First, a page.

Morandi falleció en Bolonia en 1964. Tenía 73 años y si consideramos que la mayoría de los grandes artistas han girado alrededor de un movimiento o tendencia, se podría decir que era un solitario o un marginado. Apenas salio de su tierra natal, pero su obra, como la de tantos artistas universales, se encuentra repartida por todo el mundo y el está considerado uno de los mejores pintores del siglo XX.
BODEGÓN 1938 (MOMA .N.York)
Cuando evocamos su obra, no podemos evitar pensar en las naturalezas muertas más atrayentes y yo diría que inquietantes, que se han visto en
En 2001 en una sección del Palazzo d’Accursio, sede del gobierno de Bolonia, se abriría el Museo Morandi.
NOTA: Para mejor visualizar la fotografía “picar” con el ratón encima de las que interesen.
Para la lectura de entradas anteriores, ir a la ventana de la derecha y “picar” en los años y meses. Se desplegarán los títulos correspondientes a cada fecha.
Arte del siglo XX. varios autores Edit.Taschen.
Historia del Arte. E.H.Gombrich. Edit. Debate
Pintores influyentes . David Gariff . Edit. Electa
La red en Wikipedia.
Para Fotografía : las mismas.
Eduardo Benito (1891-1981) was an icon of the Art Deco era. When I was young I enjoyed seeing his work while flipping through library copies of old issues of the Art Directors Annual, a publication that taught me more than any other about the history of commercial art from the late 1920s into the 1950s.
Here is the best biographical information I could find about Benito on the Internet. It seems that magazine publishing magnate Condé Nast kept Benito busy doing covers for Vanity Fair when he wasn't producing Vogue covers for him. Not a bad gig for an illustrator from Spain.
For a time Gustav Klimt (1862-1918) was obscure, but now he is famous if for nothing else than his gilded painting "The Kiss." If you venture into Vienna and cast about for a souvenir, you're likely to encounter one Klimt image or another unless you are truly into stocking up on Mozart candies. His Wikipedia entry is here.
As his career proceeded, Klimt's style became increasingly loose while his colors brightened. His early works were done in a highly academic fashion with a great degree of skill. From what I've seen, I'd have to conclude that Klimt could have practiced in almost any style extant in his times and would have been successful at it. Many other modernists could not handle academic style art well and, perhaps for that reason, quickly moved to modernism because there was little in the way of alternatives.
Let's take a look at some of Klimt's pre-Kiss work:
Click on the image for a large version.
This was painted in gouache.
Here we find touches of the later Klimt such as the introduction of gilt design in the background.
The painting of the background is in a looser style.
Click on the image for a large version.
Klimt is on the cusp of abandoning his previous academic/naturalistic style for the stylized paintings best known to us today.
|Bright Fish by Kirsten Borror|
2011 Mixed Media 11x11
Just got word last night through Christopher Clack that Run With the Fire is now available for purchase. This project was put together by a group of Christian arts organizations with the purpose of helping churches of the UK prepare ways to engage with all the visitors who will come to see the Olympic games in 2012. It is an international compilation of art from 25 artists available in a DVD. Organizers state, "This project is unique in that every participant has started their artistic journey from an idea or vision statement provided by another artist. This has created a sense of community and energy which comes through clearly in the finished pieces. Different artists, different media, different nationalities but one common purpose– to glorify God through their work." Bright Fish is my contribution to Run with the Fire, and I am so honored to be a part of it. It feeds into my hopes for believers working together to advance the Kingdom. The image is my response to South Korean Hyun Young Kim's vision statement "Jesus brings us rest and release from hopelessness, sickness and dark lies."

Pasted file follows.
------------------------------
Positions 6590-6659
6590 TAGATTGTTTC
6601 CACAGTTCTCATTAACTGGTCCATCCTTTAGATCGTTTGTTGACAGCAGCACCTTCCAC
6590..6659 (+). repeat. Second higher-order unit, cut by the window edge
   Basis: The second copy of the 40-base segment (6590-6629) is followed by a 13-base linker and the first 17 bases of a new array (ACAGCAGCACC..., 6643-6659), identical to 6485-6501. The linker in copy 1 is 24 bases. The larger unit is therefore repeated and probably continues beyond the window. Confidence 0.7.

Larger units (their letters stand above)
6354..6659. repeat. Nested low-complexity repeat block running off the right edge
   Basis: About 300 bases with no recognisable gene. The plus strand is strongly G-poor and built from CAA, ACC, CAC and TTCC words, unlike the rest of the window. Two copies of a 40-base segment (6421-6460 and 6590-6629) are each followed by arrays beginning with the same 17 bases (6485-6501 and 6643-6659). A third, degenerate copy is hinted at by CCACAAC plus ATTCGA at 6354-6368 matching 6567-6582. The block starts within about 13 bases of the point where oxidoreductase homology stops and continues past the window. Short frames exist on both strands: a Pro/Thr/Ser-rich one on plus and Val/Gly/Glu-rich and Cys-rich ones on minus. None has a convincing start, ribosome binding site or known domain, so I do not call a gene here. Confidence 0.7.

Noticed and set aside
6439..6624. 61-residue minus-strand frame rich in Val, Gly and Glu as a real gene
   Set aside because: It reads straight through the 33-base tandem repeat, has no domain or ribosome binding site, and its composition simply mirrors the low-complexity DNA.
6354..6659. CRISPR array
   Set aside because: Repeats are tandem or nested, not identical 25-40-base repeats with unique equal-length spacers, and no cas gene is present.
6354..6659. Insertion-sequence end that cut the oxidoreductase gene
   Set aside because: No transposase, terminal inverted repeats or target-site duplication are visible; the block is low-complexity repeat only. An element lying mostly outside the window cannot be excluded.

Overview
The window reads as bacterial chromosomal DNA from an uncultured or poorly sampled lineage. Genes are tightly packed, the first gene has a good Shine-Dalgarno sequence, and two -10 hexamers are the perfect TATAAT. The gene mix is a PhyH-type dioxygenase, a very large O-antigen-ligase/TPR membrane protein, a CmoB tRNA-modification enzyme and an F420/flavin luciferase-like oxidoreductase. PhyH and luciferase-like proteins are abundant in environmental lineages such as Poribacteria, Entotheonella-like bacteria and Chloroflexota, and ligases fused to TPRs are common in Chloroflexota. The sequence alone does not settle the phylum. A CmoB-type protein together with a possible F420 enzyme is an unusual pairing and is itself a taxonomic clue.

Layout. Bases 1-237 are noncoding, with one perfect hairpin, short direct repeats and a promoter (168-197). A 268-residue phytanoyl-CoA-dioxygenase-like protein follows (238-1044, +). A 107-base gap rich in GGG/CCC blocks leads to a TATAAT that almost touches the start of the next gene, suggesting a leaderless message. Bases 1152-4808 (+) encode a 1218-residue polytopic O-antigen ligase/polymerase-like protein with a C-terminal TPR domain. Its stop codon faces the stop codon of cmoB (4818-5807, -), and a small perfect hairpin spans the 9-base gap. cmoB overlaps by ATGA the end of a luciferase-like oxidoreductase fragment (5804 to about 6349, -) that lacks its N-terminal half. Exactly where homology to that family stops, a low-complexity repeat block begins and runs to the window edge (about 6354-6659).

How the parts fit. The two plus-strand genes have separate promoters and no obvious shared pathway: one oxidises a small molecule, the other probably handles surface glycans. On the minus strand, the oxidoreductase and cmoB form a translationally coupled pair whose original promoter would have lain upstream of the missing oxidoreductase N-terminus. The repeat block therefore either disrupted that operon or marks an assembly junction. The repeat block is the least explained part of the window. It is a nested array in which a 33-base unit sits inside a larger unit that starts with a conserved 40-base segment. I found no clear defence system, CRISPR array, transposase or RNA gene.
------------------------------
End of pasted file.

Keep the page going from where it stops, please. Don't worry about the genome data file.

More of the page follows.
You might have noticed that my response to comments has been slower and weaker than usual. That's because I've been traveling for most of the last two weeks. The posts you've been reading were written earlier and queued for scheduled later release. I'm writing this in artsy Taos, New Mexico and will post about it if I see anything interesting enough to merit doing so.
No doubt the concept (in rudimentary form, perhaps) has been around for ages. And perhaps someone else articulated it clearly earlier, but the guy I'm aware of who built a highly successful career around ergonomics and human factors was industrial designer Henry Dreyfuss. As the result of reading his book Designing for People when I aspired to be an industrial designer, along with a lot of interaction experience with various devices in the years since, I pay a lot of attention to the quality of interaction with tools of various kinds.
This post lightly touches on the subject of computer keyboards, something I and most readers of this blog deal with often. It's not a comprehensive survey; I have some illustrations below, a few comments and a wistful conclusion. Feel free to toss in your two Euro-cents (while they last!) in our new, improved, faster publishing Comments link at the bottom.